Sunday, 24 October 2010

2011 season is announced

The 2011 season for RSCM Scottish Voices has now been finalised, and it's going to be a cracking year!

We kick off on Saturday January 22nd with a visit to the historic Dunfermline Abbey.  The photo below is by Paul McIlroy

Dunfermline Abbey

On Saturday 5th March we pay a welcome return visit to Dunblane Cathedral.  The photo of Dunblane Cathedral is by Kevin Rae.

Dunblane Cathedral

After our last visit in January 2009 which was slightly marred by appalling blizzard conditions causing numerous choristers not to make it, on Saturday 21st May we return to St Mary's Parish Church in Haddington where although we hope to get better weather we couldn't hope for a better welcome than we received last time.  The photo of St Mary's Church is by kind permission of RSCM Scottish Voices choir member gordonrasmith.

St Mary's Haddington

Coinciding with a planned weekend of events in the city held by RSCM Scotland, on Saturday 18th June the choir will be visiting Aberdeen for the first time, singing Choral Evensong in St Andrew's Episcopal Cathedral at 4pm.   The image below is from their own Website.

St Andrews Cathedral, Aberdeen

From Friday 5th to Sunday 7th August our 2011 residential rehearsal weekend will again be in the delightful surroundings of Strathallan School, Forgandenny, Perthshire.

Strathallan School
On Saturday 17th September St Mary's Episcopal Cathedral in Glasgow will be where we sing Choral Evensong at 4pm.  The photo of St Mary's Cathedral is by Finlay McWalter.

St Mary's Cathedral, Glasgow

To round off the year, on Saturday 5th November the choir will be back in Glasgow, this time in the glorious St Aloysius Roman Catholic Church in Rose St, where we will be singing in their 5.45pm Mass.  This will be the first time RSCM Scottish Voices has taken part in a Roman Catholic service, but it certainly won't be the last.  The photo of St Aloysius, which shows the stunning interior, is by Stephen Lipton, who happens to be a singer who has conducted his own group, Scottish Chorale, in St Aloysius a few years ago.

St Aloysius

Individual posts containing the music list and finalised times and directions will be made here nearer each service, and of course the RSCM Scotland site will also have details.

Monday, 4 October 2010

Review of Forfar Choral Evensong

After our recent Choral Evensong, the following article appeared in the magazine of St John's Episcopal Church, Forfar, and is reproduced here by kind permission:

Music at St. Johns

Royal School of Church Music Scottish Voices - Choral Evensong

We have been extremely privileged this year musically, in that St. Johns has hosted two very special occasions. The first was in April when the Tayside Organists held their President’s evening here, and a magnificent evening that was.  Readers may remember that it was described in professional detail by Robert Lightband, who captured the beauty and skill of the performances wonderfully.  The second was on September 11th, the Choral Evensong above.  This article will inevitably be much less knowledgeable, more broadbrush than his, but hopefully may convey the impression of three quarters of an hour of pure loveliness, an experience shared by about 40 lucky listeners.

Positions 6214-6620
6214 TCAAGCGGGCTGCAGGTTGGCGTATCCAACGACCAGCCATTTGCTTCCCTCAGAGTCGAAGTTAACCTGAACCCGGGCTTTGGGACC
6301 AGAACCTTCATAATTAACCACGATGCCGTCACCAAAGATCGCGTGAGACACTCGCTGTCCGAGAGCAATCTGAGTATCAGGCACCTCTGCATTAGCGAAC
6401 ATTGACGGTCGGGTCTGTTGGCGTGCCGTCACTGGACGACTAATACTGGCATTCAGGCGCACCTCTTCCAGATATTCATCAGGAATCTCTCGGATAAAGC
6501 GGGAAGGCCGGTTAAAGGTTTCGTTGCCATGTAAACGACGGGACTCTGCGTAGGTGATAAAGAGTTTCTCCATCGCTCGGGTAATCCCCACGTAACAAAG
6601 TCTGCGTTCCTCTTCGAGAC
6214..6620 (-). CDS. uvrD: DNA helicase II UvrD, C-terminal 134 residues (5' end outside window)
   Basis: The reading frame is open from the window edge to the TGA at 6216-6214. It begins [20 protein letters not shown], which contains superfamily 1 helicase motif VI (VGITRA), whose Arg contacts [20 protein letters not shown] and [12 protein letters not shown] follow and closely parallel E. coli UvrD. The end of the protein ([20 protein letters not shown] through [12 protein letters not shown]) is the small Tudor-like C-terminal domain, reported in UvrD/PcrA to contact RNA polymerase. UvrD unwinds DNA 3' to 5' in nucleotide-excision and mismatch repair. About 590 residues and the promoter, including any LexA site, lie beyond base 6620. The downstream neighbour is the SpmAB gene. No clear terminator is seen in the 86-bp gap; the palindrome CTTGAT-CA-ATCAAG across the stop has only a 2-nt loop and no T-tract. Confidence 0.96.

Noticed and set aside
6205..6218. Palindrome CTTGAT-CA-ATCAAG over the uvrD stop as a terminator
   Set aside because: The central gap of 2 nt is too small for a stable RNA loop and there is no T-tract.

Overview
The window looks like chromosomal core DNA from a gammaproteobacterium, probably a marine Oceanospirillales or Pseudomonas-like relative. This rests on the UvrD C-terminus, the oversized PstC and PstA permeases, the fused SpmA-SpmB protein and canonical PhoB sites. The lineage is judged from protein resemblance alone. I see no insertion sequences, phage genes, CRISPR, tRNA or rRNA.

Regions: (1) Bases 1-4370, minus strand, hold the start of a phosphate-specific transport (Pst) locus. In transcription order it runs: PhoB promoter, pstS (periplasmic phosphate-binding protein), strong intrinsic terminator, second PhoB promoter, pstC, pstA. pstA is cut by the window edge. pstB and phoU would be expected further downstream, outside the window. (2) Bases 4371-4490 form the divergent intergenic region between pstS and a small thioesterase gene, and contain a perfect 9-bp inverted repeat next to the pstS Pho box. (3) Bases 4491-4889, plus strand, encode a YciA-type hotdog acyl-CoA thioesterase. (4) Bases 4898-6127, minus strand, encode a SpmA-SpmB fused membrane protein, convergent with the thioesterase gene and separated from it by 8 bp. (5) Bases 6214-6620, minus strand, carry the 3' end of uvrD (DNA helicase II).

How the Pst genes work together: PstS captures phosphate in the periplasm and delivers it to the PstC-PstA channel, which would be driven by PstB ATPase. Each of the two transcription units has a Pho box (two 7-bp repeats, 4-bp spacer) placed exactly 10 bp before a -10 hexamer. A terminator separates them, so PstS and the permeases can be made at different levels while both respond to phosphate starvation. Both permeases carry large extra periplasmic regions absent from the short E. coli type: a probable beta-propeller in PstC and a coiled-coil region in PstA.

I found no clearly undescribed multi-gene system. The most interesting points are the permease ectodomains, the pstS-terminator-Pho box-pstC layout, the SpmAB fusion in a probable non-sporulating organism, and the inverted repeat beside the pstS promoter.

As a member of St. Johns, it is a great pleasure to see the chancel packed with singers, all very colourful in their different choir robes, and to hear the very good acoustics of the church used to maximum effect.  There was a wonderful purity to the sound, which at times seemed to soar right into the roof space, but was never overpowering. We know we have a very special organ, and it was played beautifully by Rupert Jeffcoat.  As a member of St. Johns, also, I felt very proud to welcome the singers here, as the church was looking so good.  We know too that we have a lovely building, but when our eyes our being drawn all the time to the chancel, the brilliance of the brass on the cross was breath-taking.

The music was mainly modern, though the versicles and responses were by William Byrd, sixteenth century, and the final voluntary a Prelude and Fugue by Bach, neither of whom could hardly be described as modern!  But there was a timelessness about the whole service, an evensong one could simply lose oneself in.  The introit was an apparently very simple piece by John Bell, with very direct words; the psalm, a beautiful, slightly haunting chant, so clearly sung, then the Magnificat and Nunc Dimittis, an adaptation fauxbourdon by John Bertalot, written post Second World War – it had a lovely Gregorian chant effect; and the anthem, the biggest, most complex piece was by John Ireland. They were, of course, all different, but the effect was of seamlessness – the service a complete whole.

Evensong, by its nature, talks of peace and quietness.  The day was specially poignant in this respect - September 11th - mentioned in the intercessions by Richard Finch, standing in for Andy.  Most pertinent of all, perhaps, was the final Vesper – a truly lovely setting of The Prayer of St. Francis, by Frikki Walker, the musical director.  The following day a member of the congregation described the service as ‘though the angels of heaven had come and filled the church with music’.  This may be a slightly flowery way of putting of it, but I suspect all of us there were thinking very much the same thing.  She just put it into words.  Please come again, Scottish Voices, and we’ll try to make sure that next time many more people will come to share this very special experience.